The tight coordination between skeleton development and vascular rearrangement has prompted studies that aimed to expose the regulatory role that these two systems were presumed to play on each other's development. Some of these studies addressed the obvious issue of which system is patterned first, assuming that the first system to be patterned may regulate the patterning of the other tissue (Feinberg et al., 1986; Hallmann et al.,1987; Wilson,1986). Other studies concentrated on the influence of an abnormal vasculature on limb skeleton formation and the mechanism that underlies such an effect (Caplan and Koutroupas,1973; Feinberg and Saunders,1982; Fraser and Travill,1978; Hootnick et al.,1980; Jargiello and Caplan,1983). However, although these studies have provided strong indications for the possible regulatory interactions between limb vasculature and the skeleton, they were not conclusive, mostly owing to the absence of genetic tools. Thus, the mechanism that coordinates vascular patterning and skeletogenesis remained unsolved.
In this study, we provide evidence for the centrality of the forming skeleton in regulating limb vascular patterning and implicate Vegfexpression by condensed mesenchyme as a key component in the underlying mechanism. Blocking the expression of the VEGF receptors Flt1, Flk1,Nrp1 and Nrp2 in limb mesenchyme resulted in no apparent effect on vascular patterning, strongly suggesting that VEGF regulates limb vasculature via a long-range mechanism. Finally, we provide evidence for the involvement of SOX9 in the regulation of Vegf expression in the condensing mesenchyme. These findings establish Vegf expression in the condensing mesenchyme as the mechanism by which the skeleton patterns limb vasculature.
MATERIALS AND METHODS
The generation of floxed-Vegf(Gerber et al., 1999), floxed-Sox9 (Akiyama et al.,2002), Vegf-IRES-lacZ(Miquerol et al., 1999), Sox9-Cre (Akiyama et al.,2005), Prx1 (also known as Prrx1 - Mouse Genome Informatics) -Cre (Logan et al.,2002), rtTA (Belteki et al., 2005), tetO-Vegf(Benjamin and Keshet,1997), Nrp2-LacZ(Chen et al., 2000), floxed-Nrp1 (Gu et al.,2003), Nrp2 (Giger et al., 2000) and Sox9 misexpressed(Akiyama et al., 2007) mice have been described previously; floxed-Flt1 and floxed-Flk1will be described elsewhere. In all timed pregnancies, the day of the vaginal plug appearance was defined as E0.5. For harvesting of embryos, timed-pregnant female mice were sacrificed by CO2 intoxication. The gravid uterus was dissected out and suspended in a bath of cold PBS, and the embryos were harvested after amnionectomy and removal of the placenta. Tail genomic DNA was used for genotyping. All experiments were performed with at least six different control and knockout forelimbs from three different litters.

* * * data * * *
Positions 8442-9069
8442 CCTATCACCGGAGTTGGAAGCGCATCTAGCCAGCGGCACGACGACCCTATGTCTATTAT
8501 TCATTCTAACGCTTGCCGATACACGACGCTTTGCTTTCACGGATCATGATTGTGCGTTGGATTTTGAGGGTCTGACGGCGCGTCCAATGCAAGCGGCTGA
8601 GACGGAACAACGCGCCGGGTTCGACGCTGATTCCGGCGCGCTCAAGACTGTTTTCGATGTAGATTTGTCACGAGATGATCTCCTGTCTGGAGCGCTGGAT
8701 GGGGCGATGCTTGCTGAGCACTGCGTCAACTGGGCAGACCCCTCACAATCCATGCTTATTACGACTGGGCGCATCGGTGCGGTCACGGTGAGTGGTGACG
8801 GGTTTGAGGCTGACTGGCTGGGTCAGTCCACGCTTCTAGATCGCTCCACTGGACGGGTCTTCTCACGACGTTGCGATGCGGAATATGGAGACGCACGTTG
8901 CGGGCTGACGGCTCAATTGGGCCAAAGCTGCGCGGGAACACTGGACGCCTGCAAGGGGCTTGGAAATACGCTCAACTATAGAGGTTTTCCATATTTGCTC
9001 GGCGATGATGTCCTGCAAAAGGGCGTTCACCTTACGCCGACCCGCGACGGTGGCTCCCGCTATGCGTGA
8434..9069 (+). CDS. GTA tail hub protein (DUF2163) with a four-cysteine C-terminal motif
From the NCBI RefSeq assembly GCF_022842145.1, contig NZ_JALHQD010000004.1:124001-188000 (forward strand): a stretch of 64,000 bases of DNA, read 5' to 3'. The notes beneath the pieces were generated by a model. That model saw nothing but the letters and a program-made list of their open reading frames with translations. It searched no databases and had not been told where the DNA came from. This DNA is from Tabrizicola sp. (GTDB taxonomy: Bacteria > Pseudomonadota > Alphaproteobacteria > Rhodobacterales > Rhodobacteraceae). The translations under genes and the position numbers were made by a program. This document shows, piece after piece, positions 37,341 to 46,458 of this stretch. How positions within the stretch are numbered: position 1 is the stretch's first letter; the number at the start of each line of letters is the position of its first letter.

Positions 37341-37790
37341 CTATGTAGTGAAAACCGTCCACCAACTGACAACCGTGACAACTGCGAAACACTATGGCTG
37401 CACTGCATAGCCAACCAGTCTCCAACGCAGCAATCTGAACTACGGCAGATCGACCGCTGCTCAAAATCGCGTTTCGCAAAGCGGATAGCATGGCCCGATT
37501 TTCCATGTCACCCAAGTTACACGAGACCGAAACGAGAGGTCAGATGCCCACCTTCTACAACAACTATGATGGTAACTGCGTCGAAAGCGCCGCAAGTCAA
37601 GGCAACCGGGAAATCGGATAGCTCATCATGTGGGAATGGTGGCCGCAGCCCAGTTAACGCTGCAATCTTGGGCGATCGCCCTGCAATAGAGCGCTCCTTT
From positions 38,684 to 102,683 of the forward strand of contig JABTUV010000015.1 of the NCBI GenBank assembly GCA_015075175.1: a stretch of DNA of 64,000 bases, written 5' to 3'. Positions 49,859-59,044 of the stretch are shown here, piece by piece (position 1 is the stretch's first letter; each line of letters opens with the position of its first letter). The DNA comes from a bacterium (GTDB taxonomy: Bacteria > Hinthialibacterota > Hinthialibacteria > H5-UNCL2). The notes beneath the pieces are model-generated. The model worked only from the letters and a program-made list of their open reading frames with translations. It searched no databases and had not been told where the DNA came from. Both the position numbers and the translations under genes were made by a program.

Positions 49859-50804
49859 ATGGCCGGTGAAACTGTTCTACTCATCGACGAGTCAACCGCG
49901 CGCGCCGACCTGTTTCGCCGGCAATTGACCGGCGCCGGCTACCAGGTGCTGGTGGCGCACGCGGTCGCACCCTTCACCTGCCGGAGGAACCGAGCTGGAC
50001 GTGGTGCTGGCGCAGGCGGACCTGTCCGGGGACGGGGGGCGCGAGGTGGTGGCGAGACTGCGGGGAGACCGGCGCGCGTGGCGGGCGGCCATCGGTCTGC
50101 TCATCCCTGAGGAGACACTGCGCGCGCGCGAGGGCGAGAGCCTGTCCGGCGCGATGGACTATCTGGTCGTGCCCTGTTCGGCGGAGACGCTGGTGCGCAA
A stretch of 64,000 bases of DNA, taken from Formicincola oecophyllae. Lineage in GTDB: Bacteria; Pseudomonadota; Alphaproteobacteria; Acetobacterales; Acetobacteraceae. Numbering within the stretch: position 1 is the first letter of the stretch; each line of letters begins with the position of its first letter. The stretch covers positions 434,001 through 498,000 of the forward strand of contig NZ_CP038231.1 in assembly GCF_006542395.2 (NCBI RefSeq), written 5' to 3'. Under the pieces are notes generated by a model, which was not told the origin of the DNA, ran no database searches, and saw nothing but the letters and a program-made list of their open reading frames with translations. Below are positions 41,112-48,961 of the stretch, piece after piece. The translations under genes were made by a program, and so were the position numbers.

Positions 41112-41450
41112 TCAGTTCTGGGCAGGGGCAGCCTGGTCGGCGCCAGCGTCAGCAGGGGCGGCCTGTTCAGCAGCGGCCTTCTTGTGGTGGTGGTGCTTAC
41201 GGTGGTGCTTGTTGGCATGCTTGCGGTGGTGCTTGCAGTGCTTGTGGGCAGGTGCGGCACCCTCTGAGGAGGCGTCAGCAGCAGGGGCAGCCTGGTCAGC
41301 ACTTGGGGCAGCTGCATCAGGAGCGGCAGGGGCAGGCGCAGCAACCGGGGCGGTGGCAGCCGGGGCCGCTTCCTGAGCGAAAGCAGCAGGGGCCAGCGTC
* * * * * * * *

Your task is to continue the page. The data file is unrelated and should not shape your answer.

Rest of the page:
Whole-mount and section immunofluorescence and in-situ hybridization
For whole-mount immunofluorescence, freshly dissected tissue was fixed overnight in 4% PFA, transferred to PBS, then dehydrated to methanol and stored in -20°C until use. Samples were rehydrated to PBS and incubated for 2 hours in blocking solution (PBS containing 10% normal goat serum and 1%Triton X-100) and then incubated overnight at 4°C with primary antibody rat anti-PECAM (CD31; BD Pharmingen, San Diego, CA) 1:25 diluted in blocking solution. Samples were washed in PBS containing 1% Triton X-100 at room temperature and then incubated overnight at 4°C with biotinylated anti-rat secondary antibody (dilution 1:100; Vector Laboratories) and Cy2-conjugated streptavidin (1:100; Jackson ImmunoResearch, West Grove, PA) antibodies diluted in 1% BSA/PBS.
Immunofluorescence of cryosections was preformed as described previously(Amarilio et al., 2007). Slides were incubated with the primary antibodies: rat anti-CD31 (BD PharMingen;1:100), monoclonal anti-collagen type IIa1 (Developmental Studies Hybridoma Bank, The University of Iowa, IA; 1:100), goat anti-rat neuropilin 1 (R&D,Minneapolis, MN; 1:100), rat anti-RAFL-1 (60 μg/ml) and biotin-labeled peanut agglutinin (PNA, Sigma-Aldrich, St Louis, MO; 1:100). Secondary antibodies used were: Alexa Fluor 488-labeled goat anti-rat IgG, Alexa Fluor 568-labeled goat anti-mouse IgG (Molecular Probes), goat anti-rabbit indocarbocyanine (Cy3), goat anti-mouse Cy2, Cy2-conjugated streptavidin(Jackson ImmunoResearch, West Grove, PA; 1:100). VEGF (Calbiochem) and CD34(Abcam) staining was preformed using paraffin sections according to the manufacturer's protocol. Samples were washed, mounted on glass slides and analyzed with a LSM510 laser-scanning confocal microscope (Carl Zeiss, Jena,Germany).
Freshly dissected tissue was fixed in 4% PFA/PBS, rinsed in a solution containing 5 mM EGTA, 0.01% deoxycholate, 0.02% NP40 and 2 mM MgCl2, and then stained in a solution containing 5 mM K3Fe(CN)6, 5 mM K4Fe(CN)6, 5 mM EGTA, 0.01% deoxycholate, 0.02% NP40, 2 mM MgCl2 and 1 mg/ml X-gal. The tissue was either cleared in 0.3% KOH or dehydrated and embedded in paraffin for longitudinal sections.